(Yes, that was his “formula” – 55mph to factor in some stops, time between handoffs, etc.)

It feels like a good thing that long-haul truckers don’t use Cannonball Run assumptions for lower bound calculations.


This wouldn’t change their nonprofit status at all.

This was more of a thrown around idea, my thought was if there was a specialized “robotics arena” for hosting events like this that it would benefit all the organizations/companies involved, for-profit or nonprofit. There’s more than just Battlebots and NHRL out there, too. VEX, NRC, MATE ROV, etc. could get involved in something like that.

I enjoyed reading that thread, it’d be interesting if this was ever pursued as an actual idea, but the logistics are admittedly complicated no matter which way you swing it.

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A New England contingent did the same shared trailer for Worlds. Final cost round-trip was $47.55/sq ft and the mileage from Boston (as a reference point, though there were teams from a variety of places) is ~1850 miles. The coast-to-coast Canonball route is only about 55% longer, meaning it shouldn’t be cost-prohibitive.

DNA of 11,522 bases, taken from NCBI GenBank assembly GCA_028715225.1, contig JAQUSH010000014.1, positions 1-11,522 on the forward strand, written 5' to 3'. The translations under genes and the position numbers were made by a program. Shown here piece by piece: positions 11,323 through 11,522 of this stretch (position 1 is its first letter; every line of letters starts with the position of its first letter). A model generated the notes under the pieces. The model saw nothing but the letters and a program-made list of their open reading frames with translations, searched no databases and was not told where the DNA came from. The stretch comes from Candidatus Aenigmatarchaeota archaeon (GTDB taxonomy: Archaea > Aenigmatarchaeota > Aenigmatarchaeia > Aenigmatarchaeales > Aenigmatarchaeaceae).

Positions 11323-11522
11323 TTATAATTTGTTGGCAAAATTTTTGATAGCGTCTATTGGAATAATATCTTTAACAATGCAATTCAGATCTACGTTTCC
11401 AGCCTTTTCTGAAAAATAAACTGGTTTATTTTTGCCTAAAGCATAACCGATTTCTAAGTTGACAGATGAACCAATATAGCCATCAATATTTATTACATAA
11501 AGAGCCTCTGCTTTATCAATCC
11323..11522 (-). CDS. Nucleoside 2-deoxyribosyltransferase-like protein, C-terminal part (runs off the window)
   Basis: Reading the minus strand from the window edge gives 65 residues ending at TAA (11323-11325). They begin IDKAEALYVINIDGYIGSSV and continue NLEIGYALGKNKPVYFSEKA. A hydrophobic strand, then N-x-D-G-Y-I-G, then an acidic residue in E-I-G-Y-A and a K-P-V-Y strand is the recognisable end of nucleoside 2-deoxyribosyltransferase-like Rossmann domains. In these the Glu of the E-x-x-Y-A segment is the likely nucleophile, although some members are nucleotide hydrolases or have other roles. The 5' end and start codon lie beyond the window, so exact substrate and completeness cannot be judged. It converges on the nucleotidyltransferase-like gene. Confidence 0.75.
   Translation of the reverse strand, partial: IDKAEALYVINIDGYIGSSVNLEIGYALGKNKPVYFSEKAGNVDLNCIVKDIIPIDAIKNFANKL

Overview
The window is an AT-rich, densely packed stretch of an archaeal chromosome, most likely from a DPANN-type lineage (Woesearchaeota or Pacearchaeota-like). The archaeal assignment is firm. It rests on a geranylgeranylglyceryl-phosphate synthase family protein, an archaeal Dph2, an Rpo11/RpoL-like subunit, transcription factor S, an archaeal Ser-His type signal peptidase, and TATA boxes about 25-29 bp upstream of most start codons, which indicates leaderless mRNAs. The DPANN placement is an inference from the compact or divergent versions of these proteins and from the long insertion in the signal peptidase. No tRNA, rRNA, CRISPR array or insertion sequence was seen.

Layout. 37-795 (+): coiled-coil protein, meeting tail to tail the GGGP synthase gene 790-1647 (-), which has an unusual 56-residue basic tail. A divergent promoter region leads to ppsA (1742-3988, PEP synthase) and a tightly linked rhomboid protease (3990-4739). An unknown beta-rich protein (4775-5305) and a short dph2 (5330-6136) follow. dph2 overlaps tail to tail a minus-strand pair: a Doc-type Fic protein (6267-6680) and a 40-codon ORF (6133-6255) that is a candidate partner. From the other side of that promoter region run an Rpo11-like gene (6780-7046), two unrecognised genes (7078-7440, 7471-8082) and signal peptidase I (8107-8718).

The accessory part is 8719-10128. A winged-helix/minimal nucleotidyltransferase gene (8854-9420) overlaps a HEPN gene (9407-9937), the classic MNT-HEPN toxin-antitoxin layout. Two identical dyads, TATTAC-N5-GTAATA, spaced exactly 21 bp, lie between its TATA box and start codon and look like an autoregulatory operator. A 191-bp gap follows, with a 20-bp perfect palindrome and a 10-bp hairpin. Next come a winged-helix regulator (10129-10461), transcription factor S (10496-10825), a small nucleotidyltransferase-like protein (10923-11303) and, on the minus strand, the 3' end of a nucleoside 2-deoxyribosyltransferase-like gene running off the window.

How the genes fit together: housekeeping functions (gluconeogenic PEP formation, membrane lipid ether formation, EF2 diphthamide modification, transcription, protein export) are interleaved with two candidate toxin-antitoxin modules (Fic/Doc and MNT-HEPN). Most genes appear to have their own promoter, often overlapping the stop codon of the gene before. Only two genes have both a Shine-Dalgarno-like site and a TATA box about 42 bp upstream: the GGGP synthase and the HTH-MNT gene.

Late reply here, but because of what is defined as St. Louis city (~286,000 people) vs the wider metropolitan area (2.8 million people), the crime statistics are actually pretty inflated in comparison to what people experience because the crime is very localized— which is a whole other issue we could get into regarding St. Louis history and redlining.

The point is, although St. Louis doesn’t have a venue yet with which to host worlds, I don’t think crime would be an issue, especially because in my experience people at FIRST events travel in large groups.

(And I do acknowledge that because of where I live in the greater St. Louis area, my perspective is coming from a point of privilege, but I think my point still stands regarding the flaws in just accepting the face value of the statistics.)